Erie Palestine Cunningham was the youngest of the five children of John Valentine Cunningham. He was one of “Indian fighting” sons of Capt. James and Susannah Cunningham; the son who moved on to Taylor County to become their longest serving sheriff.

Erie had two older sisters and two older brothers.


Erie married Lewis Preston Ligon when she was 18 years old and he was 22. I have read that he was possibly a confectioner and brought that talent over from his family in France (that fact from his great-granddaughter Kim Frost England, cited on the web).

Erie and Lewis had 8 children, but the first died as a baby and the second as only a 4-year-old. But Erie must have had difficulty with the birth of her youngest, John James Ligon, because she died only a month later, at age 38. She is buried in the Abilene City Cemetery near her daughter, Irene, her husband, and her parents. 

We have lost touch with most of her descendants, but it appears that they mostly live in California, Washington, and Oregon now.


Born: Feb. 22, 1876

Married: Nov. 20, 1894

Died: July 17, 1914

Tombstone Tuesday: Bernard Cunningham

In Gravestones, Photos, Second generation, Tombstone Tuesday, William Henry, World War I on September 30, 2013 at 11:47 pm

Our first 2 tombstones for Tombstone Tuesday were in the cemetery that is nearest and dearest to me as a Cunningham, the Newburg Cemetery. But today we’ll move 30 miles west to a cemetery you may never have been to. It’s the Old I.O.O.F. Cemetery in Hamilton and the grave of Bernard Cunningham.

This is one of the prettiest gravestones I have seen in our family:


This is the east side of the gravestone. The west side is the side that you’ll see first if you are driving through the cemetery looking for it. It is hard to miss:


And this is a close-up of the name and dates.


Now, who is Bernard Cunningham? I have many pictures and stories about Bernard Cunningham. But the shortest version is that he was the son of Tom and Lona Cunningham and Bernard was killed in World War I. Tom, Bernard’s father, was the oldest son of Bill Cunningham of the original 12 Cunningham “kids.” Bill Cunningham raised his family very close to the Mountain Creek Ranch.

Tom married Lona, who was born in Alabama, but lived with her family in Hamilton County. She was 20 and he was 18 when they married. He was the first child in the Bill Cunningham family to marry, though his older sister Mollie wasn’t far behind.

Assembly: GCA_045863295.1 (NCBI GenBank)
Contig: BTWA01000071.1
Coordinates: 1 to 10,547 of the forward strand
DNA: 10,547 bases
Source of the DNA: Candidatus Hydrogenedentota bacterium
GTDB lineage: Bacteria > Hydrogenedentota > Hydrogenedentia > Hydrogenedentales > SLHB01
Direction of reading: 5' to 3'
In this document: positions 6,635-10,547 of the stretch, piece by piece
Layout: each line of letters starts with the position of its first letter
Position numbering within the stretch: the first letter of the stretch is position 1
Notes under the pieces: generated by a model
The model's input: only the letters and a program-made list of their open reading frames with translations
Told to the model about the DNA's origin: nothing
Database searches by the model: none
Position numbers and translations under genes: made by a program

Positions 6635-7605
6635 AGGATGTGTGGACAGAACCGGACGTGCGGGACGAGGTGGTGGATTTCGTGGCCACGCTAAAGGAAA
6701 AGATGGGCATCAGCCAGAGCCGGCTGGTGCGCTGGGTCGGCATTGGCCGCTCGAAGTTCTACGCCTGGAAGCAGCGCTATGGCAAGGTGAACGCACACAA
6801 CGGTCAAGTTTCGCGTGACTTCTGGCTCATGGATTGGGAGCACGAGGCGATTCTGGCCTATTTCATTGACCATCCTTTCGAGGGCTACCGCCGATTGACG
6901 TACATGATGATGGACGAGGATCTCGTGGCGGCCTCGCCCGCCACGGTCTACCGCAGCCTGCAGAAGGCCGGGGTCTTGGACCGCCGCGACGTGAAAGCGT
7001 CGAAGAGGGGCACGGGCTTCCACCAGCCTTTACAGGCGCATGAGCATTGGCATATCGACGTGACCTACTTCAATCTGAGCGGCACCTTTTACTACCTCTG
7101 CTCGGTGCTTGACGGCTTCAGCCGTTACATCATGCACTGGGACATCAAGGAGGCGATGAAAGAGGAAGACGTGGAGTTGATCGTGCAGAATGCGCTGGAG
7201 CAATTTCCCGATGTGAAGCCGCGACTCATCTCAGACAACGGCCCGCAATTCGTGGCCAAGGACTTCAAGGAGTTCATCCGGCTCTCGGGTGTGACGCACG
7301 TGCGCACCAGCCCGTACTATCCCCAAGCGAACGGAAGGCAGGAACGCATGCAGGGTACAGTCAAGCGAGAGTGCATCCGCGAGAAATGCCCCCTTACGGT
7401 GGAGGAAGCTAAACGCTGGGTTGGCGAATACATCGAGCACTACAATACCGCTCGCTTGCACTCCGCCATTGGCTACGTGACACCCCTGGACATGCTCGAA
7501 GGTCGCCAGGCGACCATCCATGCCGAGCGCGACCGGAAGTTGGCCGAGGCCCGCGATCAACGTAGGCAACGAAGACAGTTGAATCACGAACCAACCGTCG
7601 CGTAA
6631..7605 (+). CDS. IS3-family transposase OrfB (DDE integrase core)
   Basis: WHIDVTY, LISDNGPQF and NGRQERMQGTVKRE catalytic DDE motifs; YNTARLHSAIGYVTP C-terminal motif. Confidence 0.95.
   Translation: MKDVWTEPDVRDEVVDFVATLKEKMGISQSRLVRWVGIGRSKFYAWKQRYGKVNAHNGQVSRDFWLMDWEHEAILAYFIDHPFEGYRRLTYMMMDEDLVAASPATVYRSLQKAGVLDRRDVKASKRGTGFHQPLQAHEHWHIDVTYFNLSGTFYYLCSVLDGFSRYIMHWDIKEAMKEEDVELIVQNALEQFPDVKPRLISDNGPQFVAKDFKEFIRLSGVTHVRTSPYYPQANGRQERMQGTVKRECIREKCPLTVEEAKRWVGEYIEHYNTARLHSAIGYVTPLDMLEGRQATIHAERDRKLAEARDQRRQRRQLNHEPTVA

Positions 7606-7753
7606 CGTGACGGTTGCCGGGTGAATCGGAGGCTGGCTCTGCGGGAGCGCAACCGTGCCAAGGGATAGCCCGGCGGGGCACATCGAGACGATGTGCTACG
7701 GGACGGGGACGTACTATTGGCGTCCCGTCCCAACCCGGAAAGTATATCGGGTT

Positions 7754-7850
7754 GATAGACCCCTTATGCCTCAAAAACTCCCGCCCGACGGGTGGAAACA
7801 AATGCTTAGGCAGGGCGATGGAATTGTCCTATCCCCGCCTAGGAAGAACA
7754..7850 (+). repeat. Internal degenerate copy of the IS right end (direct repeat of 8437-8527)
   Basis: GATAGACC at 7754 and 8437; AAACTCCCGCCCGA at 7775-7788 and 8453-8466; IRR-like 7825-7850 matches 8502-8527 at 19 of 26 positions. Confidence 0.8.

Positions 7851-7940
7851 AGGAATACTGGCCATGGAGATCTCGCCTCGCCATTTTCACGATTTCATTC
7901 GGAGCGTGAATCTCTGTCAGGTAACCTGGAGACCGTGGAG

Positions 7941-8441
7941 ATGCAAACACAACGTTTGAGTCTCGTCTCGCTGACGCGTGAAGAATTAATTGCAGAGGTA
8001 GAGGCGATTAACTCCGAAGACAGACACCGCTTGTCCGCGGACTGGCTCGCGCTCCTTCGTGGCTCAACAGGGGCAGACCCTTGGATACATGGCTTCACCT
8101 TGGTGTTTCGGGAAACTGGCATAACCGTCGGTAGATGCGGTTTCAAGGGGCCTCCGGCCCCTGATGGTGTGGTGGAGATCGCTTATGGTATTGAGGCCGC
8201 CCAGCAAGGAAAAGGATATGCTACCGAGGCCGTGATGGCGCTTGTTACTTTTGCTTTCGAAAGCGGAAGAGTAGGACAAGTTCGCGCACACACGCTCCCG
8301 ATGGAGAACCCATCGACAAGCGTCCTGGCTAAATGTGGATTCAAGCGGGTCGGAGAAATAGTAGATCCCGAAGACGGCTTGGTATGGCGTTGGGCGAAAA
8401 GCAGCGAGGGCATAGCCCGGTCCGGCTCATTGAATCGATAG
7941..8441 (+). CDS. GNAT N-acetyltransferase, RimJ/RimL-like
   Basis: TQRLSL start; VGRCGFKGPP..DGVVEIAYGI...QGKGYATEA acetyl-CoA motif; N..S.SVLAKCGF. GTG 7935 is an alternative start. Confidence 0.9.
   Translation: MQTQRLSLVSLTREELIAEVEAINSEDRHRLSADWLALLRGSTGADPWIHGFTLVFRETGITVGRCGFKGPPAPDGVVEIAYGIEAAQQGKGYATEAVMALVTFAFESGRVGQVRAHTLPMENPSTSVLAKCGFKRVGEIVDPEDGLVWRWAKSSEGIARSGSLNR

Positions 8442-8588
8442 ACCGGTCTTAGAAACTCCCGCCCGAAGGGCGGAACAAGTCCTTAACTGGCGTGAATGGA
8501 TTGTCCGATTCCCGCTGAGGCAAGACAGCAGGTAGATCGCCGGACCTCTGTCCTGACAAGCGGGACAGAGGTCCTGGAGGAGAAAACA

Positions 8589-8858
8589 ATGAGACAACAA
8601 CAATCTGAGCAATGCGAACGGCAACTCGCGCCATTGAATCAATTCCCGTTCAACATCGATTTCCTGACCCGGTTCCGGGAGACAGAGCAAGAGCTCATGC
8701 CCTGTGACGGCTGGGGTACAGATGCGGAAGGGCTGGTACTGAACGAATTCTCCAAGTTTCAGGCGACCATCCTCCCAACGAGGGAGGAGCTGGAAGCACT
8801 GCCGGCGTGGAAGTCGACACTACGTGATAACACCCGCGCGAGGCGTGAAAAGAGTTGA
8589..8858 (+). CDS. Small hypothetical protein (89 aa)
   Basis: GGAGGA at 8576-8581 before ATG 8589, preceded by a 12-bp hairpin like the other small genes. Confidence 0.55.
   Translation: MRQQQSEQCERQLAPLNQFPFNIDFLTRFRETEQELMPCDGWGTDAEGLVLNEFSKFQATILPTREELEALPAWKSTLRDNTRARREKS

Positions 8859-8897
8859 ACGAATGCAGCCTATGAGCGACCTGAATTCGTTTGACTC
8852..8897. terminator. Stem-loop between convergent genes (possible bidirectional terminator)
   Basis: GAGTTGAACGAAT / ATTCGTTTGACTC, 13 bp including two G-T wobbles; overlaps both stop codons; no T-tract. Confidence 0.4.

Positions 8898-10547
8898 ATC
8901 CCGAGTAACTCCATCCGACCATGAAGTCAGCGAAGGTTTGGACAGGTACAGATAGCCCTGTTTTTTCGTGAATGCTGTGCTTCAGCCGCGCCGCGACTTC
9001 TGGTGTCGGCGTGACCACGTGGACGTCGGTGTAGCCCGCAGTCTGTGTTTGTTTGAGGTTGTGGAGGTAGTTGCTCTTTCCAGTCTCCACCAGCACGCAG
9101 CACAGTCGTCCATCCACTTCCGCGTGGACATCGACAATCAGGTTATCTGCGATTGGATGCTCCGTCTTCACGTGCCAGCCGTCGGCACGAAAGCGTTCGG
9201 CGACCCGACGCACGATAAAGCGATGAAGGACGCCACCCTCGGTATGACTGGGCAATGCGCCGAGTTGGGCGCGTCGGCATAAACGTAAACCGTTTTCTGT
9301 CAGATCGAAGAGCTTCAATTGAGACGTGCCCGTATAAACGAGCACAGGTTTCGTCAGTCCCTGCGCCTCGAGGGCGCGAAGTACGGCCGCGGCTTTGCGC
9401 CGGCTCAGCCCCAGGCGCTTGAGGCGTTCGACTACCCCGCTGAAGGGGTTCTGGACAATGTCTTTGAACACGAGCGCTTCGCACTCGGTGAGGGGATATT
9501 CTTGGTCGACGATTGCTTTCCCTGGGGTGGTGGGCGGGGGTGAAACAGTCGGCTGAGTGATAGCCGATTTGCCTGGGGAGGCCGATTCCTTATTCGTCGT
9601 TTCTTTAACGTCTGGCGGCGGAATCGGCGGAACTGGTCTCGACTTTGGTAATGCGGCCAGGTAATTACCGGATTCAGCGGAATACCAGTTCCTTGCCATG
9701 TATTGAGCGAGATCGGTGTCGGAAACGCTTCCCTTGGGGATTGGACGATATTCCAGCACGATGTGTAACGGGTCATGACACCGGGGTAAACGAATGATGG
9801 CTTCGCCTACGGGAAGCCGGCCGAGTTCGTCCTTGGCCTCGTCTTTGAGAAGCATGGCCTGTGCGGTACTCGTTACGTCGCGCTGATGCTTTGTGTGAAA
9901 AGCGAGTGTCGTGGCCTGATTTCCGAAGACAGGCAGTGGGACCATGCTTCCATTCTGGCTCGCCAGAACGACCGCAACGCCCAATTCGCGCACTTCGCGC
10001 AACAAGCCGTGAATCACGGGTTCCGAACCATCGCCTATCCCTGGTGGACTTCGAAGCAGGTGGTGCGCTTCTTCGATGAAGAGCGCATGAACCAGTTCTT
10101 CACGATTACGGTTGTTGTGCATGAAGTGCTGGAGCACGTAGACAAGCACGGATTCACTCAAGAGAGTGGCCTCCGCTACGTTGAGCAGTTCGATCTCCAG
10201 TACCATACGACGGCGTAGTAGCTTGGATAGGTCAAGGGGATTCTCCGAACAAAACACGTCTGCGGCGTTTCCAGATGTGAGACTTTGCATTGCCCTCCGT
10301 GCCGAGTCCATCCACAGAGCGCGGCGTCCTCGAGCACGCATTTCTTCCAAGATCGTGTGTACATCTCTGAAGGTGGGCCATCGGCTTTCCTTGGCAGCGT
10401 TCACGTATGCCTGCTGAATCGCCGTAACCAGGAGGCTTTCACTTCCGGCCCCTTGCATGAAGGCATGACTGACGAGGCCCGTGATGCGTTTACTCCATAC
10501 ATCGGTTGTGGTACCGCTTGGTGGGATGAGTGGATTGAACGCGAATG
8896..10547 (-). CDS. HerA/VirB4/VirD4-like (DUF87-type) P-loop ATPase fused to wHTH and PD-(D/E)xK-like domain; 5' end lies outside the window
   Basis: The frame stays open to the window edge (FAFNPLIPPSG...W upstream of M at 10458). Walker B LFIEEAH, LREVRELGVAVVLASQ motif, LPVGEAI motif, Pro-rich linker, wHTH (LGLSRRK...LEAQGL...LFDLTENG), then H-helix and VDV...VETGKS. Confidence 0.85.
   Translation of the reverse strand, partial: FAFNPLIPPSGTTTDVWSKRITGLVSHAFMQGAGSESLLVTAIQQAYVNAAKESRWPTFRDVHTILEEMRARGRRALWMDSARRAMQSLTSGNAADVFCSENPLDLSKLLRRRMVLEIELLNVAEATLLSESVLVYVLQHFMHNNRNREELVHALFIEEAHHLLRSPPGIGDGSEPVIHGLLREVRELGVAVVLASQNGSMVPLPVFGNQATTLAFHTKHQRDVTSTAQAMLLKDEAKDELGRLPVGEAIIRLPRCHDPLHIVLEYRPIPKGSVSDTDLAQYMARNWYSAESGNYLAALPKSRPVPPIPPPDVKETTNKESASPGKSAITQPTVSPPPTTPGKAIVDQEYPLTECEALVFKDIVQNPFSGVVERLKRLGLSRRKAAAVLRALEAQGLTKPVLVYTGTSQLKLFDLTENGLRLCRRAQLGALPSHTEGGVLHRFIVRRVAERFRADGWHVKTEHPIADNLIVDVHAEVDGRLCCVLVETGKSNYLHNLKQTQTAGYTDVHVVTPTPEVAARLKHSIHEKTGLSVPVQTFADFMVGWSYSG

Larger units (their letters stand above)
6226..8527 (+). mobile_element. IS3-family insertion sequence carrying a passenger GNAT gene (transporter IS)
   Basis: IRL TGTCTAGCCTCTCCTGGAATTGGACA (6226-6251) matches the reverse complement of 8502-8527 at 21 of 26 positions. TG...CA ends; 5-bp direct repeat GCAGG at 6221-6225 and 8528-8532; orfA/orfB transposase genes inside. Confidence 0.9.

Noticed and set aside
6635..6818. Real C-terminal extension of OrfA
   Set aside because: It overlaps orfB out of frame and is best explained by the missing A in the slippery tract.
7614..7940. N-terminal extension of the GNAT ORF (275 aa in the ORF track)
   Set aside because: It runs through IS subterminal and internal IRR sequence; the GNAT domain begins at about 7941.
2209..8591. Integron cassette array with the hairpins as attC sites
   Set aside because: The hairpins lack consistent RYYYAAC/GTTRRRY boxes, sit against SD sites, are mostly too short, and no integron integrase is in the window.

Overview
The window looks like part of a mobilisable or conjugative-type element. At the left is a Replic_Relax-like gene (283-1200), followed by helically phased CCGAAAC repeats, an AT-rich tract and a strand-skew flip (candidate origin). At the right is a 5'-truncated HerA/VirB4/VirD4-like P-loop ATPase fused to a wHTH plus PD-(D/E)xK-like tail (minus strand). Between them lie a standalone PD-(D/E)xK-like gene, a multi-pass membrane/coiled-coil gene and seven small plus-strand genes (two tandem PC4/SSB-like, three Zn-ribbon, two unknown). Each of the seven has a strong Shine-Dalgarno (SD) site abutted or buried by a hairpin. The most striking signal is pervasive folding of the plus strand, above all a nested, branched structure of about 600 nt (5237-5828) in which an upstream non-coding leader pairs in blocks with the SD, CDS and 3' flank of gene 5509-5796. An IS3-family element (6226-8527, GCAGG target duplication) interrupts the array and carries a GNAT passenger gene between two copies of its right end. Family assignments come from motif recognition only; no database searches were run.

Tom and Lona had their first child, Edna, about a year into their marriage. This was an era when the Cunningham family was still relatively small. Small in terms of where it ended up 100 years later, of course. Betty had quite a few grandchildren by 1890 since she was the first in the family to marry, Aaron had a few, and there were a few others, but I would expect that the birth of a grandchild would still get a little bit of notice in the family. The birth of little Edna prompted the Bill Cunningham family to have another formal family portrait taken.


That is Tom and Lona on the right and the baby in the picture is little Edna. [If you need a better copy of this picture with full IDs, just write me.]

This whole story has so many sad aspects and the first is that little Edna died before she was 6 years old. I don’t know the cause. She is buried in the Pottsville Cemetery in Hamilton County. Lona was pregnant with Bernard when Edna died. Bernard was born 4 months later in February 1896.

As you can imagine after having gone through a tragedy and losing a child, Bernard was especially dear to Tom and Lona. He was also a much-photographed boy.


When Bernard was 20, he married Annie Cathey of Hamilton.


But things get sad here again…  The couple moved to Fort Worth and before they had been married 2 full years, Annie got pneumonia and died. Heartbroken, Bernard moved back home to Hamilton and soon after enlisted in World War I.

To Be Continued…

James Rector Burton

In Aaron, General Musings, Photos, Second generation, World War I on September 3, 2013 at 1:02 am

I stumble upon many things that surprise me and make me happy when I’m researching the family. Most of what I am doing right now is just trying to find official confirmation for the birth and death dates that we have and add place locations to those births. There are many more government records online than there ever have been, so I’m just adding sources to information that has just been given to us by family members.

But I stumble upon things. Like the fact that James Rector Burton was a schoolteacher at Austin High School. I use the website findagrave.com frequently and I found where a girl named “fluttergirl” had added this picture of James Rector Burton to the picture of his grave from the Oakwood Cemetery.


She says in her comments that this is from the 1935 Austin High School yearbook where “Mr. Burton” was teaching Spanish and drama.

I’m sure there are AHS yearbooks at the Austin History Center here in Austin. I will have to go see if there are other pictures.

Now, who is he? There are several men with the name “James Rector” in our family. In the Aaron Cunningham family, James Rector Cunningham fought in World War I and was killed overseas. His death prompted other people in our family to name their children James Rector.